Maybe your disk on /dev/sdb has been modified by udisks or another process of your OS (automatically mounted for example).
Maybe the image is the image of a partition and not the whole hard disk.
You can compare yours disks with fdisk:
fidsk -l /dev/sdb
fdisk -l /path/to/image
See the numbers of blocks (and their sizes) maybe it will correspond to a only one partition.
Retry the md5sum on the concerned partition on /dev/sdb:
md5sum /dev/sdbx (x is the number of the partition)
and compare with the md5 of your image
Your source HDD does a size of
660297728 bytes (660 MB) so when you have done the dd, it was:
dd if=/dev/sda of=/path/to/image
So the image has the same size of the entire source hdd:
If you do a md5sum of the source HDD and image it must be the same.
When you copy the image to the new HDD, you do:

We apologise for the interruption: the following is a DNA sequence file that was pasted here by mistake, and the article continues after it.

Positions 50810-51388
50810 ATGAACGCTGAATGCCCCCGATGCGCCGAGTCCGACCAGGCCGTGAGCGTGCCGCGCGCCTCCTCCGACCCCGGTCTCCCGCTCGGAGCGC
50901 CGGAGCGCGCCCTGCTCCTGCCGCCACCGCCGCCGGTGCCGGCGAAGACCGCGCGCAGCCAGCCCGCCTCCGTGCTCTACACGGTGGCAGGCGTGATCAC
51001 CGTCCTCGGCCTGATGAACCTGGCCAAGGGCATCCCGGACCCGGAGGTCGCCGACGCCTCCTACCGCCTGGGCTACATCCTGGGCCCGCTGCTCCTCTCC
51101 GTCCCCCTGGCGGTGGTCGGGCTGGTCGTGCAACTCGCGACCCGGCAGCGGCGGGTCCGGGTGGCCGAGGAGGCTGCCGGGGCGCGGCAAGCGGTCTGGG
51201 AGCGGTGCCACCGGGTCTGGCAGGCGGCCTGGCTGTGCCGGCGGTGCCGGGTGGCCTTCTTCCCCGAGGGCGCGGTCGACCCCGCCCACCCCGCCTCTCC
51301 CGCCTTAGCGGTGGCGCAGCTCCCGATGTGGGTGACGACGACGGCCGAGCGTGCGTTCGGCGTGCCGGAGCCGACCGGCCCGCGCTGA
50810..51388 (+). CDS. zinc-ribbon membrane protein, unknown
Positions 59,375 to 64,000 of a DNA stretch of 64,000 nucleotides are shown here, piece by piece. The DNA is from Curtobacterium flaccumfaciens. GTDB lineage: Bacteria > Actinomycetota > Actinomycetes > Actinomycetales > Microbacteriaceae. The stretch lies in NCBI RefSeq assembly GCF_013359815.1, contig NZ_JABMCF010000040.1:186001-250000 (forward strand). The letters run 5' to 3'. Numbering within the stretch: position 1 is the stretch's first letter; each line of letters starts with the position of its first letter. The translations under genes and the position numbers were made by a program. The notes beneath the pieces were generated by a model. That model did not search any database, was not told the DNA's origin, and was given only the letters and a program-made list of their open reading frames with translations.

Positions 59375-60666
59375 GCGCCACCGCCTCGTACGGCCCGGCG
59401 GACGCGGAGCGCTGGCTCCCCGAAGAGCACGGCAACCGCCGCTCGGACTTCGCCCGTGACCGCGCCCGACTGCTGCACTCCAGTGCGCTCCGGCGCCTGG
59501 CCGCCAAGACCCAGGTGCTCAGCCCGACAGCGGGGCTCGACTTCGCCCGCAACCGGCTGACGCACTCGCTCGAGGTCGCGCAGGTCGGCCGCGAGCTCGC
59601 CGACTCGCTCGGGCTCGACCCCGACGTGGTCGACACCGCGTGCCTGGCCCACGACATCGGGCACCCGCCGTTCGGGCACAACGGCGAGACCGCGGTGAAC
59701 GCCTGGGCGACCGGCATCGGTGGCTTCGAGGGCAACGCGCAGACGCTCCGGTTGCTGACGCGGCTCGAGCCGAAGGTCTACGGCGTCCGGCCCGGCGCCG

dd if=image of=/dev/sdb
But sdb has a size of 1 TB, so:
- the first
660297728 bytes has been written by dd
- the next
440 MB has not been written, the data are the same before dd maybe some zeroes or other.
If you do a md5sum on the entire sdb, you will include the
440 MB which has not been written and the result will not be the same of the md5sum of image.
If you want to do the md5sum of the new disk, you do:
dd if=/dev/sdb bs=512 count=660297728 | md5sum.
The result must be the same.